Senate Intel Releases New Findings On Russia’s 2016 Election Meddling

Senate Intelligence Committee Chairman Richard Burr (R-NC) and committee Vice Chair Mark Warner (D-VA) hold a news conference on the status of the committee's inquiry into Russian interference in the 2016 presidential election at the U.S. Capitol October 4, 2017 in Washington, DC.
Chip Somodevilla/Getty Images North America

The Senate Intelligence Committee on Tuesday evening released an unclassified summary of one of the multiple reports it intends to release as part of its election meddling investigation. The summary focuses on the committee’s findings with regards to the cyber-intrusion campaign Russian-linked entities launched targeting state and local election infrastructure. It also includes updates to recommendations the committee previously offered for election official to protect their systems for the 2018 elections.

“Russian actors scanned databases for vulnerabilities, attempted intrusions, and in a small number of cases successfully penetrated a voter registration database,” the summary said.

The summary says that 18 states had their election systems targeted, and that the intelligence community had varying confidence another three may have been targeted.¬† Department of Homeland Security previously informed 21 states their infrastructures had been targeted, many via so-called “scans.” That notification last year did not clear up many questions surrounding the hacking attempts.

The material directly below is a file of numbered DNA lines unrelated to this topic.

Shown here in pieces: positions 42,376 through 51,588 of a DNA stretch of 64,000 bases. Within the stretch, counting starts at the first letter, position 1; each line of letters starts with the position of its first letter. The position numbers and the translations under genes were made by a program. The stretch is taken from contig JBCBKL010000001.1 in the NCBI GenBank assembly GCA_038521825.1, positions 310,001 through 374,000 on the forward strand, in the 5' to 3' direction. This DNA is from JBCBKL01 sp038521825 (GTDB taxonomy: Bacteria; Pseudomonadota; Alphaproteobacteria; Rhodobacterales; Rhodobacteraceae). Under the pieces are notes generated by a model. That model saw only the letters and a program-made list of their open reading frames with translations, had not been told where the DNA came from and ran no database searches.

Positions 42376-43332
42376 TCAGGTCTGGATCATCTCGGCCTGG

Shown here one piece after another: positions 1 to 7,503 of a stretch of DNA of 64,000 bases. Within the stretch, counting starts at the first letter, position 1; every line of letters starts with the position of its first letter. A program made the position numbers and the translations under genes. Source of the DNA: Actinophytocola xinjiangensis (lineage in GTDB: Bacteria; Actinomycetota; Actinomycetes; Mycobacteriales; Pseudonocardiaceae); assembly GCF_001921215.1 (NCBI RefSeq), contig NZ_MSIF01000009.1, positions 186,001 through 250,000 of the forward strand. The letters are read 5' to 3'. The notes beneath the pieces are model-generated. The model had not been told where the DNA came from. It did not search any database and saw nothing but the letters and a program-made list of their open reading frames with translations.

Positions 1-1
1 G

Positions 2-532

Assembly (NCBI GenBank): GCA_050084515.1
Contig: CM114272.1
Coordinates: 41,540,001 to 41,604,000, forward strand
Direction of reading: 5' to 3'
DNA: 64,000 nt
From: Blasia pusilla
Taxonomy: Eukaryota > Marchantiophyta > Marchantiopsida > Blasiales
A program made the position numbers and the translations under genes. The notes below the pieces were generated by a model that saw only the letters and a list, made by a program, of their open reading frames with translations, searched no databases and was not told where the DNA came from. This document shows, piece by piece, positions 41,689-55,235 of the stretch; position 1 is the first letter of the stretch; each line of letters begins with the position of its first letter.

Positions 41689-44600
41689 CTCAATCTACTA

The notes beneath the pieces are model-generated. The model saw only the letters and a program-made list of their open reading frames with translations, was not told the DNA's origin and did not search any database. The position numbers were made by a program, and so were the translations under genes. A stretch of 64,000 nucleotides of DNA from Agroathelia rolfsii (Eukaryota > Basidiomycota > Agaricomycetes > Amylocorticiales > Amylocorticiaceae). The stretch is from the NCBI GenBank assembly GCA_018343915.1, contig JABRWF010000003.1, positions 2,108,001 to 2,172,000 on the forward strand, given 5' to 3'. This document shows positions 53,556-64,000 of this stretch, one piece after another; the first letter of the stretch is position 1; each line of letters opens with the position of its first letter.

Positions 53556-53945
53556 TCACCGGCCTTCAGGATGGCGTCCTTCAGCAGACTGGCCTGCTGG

In at least six states, those attempted cyber intrusions went beyond scanning for vulnerabilities, the Senate Intel Committee said, and Russian-linked actors “conducted malicious access attempts on voting-related websites.” The majority of those access attempts were so-called “Structure Query Language (SQL)” injections, “a well-known technique for cyberattacks on public-facing websites,” the committee said.

In a “small number of states,” the committee said, those attacks targeted systems that were restricted from the public, and, “in a small number,” the cyber-intruders “were in a position to, at a minimum, alter or delete voter¬†registration data.”

“[H]owever, they did not appear to be in a position to manipulate individual votes or aggregate vote totals,” the summary added.

It was previously known that Illinois’ voter registration system was targeted by an SQL injection attack. Additionally, Wisconsin’s election website was apparently targeted by Russians via a malicious banner or pop up ad, though state officials told TPM that the attempted hack was blocked by their cybersecurity system.

The Senate Intel summary cautions that its findings on intrusion attempts on state election infrastructures did not include any attempt on third party election vendors.

Read the summary below:

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